Like recent events, the release of the series will be quick as all issues will ship between August to November of this year with the core series shipping two issues a month during September and October. "This will have the kind of sweep you'd expect from a 'Fear Itself' or 'Siege' or 'Secret Invasion' [in terms of monthly tie-ins]," Brevoort said, noting that the majority of tie-ins will take place in the Avengers titles both because "we have a lot of Avengers books" and the team takes such a central role in the event, but there will also be tie-ins in other books including certain monthlies in the X-Men line.
With Thanos as the big villain being set up in "Thanos Rising," this event won't be digging too much into his past. "'Infinity' is not going to be backwards looking with Thanos so much as forwards looking," Brevoort said with Hickman adding, "We don't do any kind of introspective look back at all in regards to Thanos."
Brevoort noted that Thanos has not always been after only the Infinity Gems of the Infinity Gauntlet even as the original '90s event that held the latter's name. Here, he will be removed from solely a quest for those very significant items in the Marvel U. "This is not the fourth or fifth part of that cycle," he said. "While there's obviously a thematic resonance in that it's called 'Infinity,' that doesn't have so much to do with the Infinity Gauntlet per se...certainly, the fact that the Infinity Gems when last anyone knew about them were in the hands of the New Avengers who kind of broke them is not something that's going to be untouched upon in the course of 'Infinity." Hickman added that he's actually writing pages about these ideas today, so they'll be involved if not central to the story.
Hickman said that he's introducing "generals" for Thanos designed by Opeña because a story of this scope with so many characters needed more players on the field as well as just adding some new ideas to the mix creatively.
The participants admitted that the appearance of Thanos in the "Avengers" movie sparked interest amongst editorial and the Marvel creatives in the character, but their plans for him in "Infinity" – while capable of bringing in some newer fans curious about the villain – will be independent of the Marvel Studios game plan moving forward. "We keep in touch with each other, and we're aware of it all, but we're really guided by the stories we want to tell," Brevoort said.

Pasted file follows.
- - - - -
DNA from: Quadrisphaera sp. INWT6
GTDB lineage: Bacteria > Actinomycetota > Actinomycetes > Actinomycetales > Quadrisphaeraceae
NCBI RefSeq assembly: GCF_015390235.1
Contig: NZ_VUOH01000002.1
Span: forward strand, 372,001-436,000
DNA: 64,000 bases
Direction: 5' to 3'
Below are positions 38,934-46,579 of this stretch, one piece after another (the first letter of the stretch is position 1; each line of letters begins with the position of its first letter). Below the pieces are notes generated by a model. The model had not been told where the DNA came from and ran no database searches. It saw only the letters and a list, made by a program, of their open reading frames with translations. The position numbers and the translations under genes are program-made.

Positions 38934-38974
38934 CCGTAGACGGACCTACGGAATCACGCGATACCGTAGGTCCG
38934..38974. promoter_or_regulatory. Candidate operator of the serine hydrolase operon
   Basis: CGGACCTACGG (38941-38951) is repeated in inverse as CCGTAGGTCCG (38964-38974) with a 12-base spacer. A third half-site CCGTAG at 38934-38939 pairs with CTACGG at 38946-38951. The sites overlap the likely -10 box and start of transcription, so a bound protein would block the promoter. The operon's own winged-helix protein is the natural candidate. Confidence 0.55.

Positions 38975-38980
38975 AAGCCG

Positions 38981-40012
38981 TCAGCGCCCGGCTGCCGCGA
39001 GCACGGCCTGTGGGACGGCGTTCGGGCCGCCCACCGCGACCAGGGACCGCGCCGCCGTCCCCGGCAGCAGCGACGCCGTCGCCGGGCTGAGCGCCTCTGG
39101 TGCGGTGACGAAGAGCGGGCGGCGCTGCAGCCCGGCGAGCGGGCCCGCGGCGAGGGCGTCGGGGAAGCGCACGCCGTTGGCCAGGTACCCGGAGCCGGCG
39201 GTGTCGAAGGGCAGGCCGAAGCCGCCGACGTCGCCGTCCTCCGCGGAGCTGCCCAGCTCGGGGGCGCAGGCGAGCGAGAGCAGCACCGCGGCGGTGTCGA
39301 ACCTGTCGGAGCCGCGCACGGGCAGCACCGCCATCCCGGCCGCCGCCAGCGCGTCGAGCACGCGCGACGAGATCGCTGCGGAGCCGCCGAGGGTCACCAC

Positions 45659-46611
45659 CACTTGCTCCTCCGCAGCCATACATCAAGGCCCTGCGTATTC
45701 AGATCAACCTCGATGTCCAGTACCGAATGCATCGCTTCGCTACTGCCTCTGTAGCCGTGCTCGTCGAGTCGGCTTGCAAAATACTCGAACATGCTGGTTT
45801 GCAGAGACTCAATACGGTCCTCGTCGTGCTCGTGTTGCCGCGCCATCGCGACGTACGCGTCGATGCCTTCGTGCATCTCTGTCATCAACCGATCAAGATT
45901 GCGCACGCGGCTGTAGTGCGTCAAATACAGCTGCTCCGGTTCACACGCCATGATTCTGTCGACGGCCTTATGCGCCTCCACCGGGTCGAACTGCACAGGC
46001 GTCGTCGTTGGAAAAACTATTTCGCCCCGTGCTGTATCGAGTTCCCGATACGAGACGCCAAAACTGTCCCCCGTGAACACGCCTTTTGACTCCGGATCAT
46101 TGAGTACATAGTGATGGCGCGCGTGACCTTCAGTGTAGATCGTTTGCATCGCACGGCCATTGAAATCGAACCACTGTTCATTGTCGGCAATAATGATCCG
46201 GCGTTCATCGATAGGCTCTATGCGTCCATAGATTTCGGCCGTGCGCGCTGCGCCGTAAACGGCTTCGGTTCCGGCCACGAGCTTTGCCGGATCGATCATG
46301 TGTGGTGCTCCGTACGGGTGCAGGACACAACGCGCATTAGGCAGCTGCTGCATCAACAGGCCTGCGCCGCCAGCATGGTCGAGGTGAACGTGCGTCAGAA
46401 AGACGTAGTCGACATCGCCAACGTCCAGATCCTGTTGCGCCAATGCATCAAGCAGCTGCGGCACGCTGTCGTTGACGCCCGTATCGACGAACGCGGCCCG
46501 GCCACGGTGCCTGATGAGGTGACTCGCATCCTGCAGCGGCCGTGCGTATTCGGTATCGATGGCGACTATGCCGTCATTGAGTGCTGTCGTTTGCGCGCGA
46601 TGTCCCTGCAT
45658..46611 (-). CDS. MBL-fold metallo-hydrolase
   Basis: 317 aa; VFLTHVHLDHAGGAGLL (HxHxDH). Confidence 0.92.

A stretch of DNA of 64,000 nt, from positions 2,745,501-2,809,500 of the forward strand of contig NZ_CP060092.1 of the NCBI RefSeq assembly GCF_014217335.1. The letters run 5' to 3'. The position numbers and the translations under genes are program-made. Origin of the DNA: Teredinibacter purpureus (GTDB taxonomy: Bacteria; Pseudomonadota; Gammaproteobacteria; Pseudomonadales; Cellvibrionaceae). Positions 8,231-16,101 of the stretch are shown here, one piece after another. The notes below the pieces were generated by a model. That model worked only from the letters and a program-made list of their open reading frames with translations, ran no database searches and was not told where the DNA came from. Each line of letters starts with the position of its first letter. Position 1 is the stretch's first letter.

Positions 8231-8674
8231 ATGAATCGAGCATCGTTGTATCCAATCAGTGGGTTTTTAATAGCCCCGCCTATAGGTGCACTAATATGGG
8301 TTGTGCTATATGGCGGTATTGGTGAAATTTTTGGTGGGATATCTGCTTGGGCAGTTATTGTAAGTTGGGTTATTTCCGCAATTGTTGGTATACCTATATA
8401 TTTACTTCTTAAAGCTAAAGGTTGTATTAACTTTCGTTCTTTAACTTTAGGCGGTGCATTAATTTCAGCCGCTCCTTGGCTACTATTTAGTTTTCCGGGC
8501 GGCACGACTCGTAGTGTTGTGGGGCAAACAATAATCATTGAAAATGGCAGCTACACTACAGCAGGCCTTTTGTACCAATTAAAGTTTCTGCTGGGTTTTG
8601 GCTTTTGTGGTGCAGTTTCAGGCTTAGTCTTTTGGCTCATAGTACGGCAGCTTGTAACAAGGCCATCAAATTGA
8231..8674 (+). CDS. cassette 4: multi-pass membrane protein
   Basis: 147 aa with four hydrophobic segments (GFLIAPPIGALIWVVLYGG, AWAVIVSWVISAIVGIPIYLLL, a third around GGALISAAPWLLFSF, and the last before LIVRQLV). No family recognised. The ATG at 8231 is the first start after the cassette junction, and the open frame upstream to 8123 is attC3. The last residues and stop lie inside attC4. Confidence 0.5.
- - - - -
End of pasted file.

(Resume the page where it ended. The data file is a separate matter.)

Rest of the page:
The writer repeated his oft-noted idea that this story is really only the end of the first act in his overall "Avengers" plan. He called his final scheme for the franchise "The biggest thing I can do" to which Brevoort stressed had no hyperbole as the full extent of the plan was just revealed to Editorial at this week's Marvel creative summit.
Finally, the call was asked about the involvement of X-Men characters in the event. With "Battle of the Atom" coming up as well, there will be less of a role for the mutants in the action of "Infinity," but they will be appearing. "We have no problem letting guys like Wolverine and Captain America being in eight or nine books and leaving it up to our readers or the Handbook guys figure out how it all works out after the fact," Brevoort said.
The call wrapped with Brevoort revealing that the initial "Infinity" prelude from Free Comic Book Day will soon be loaded onto the Marvel Comics App for readers to catch up if they missed the story in May.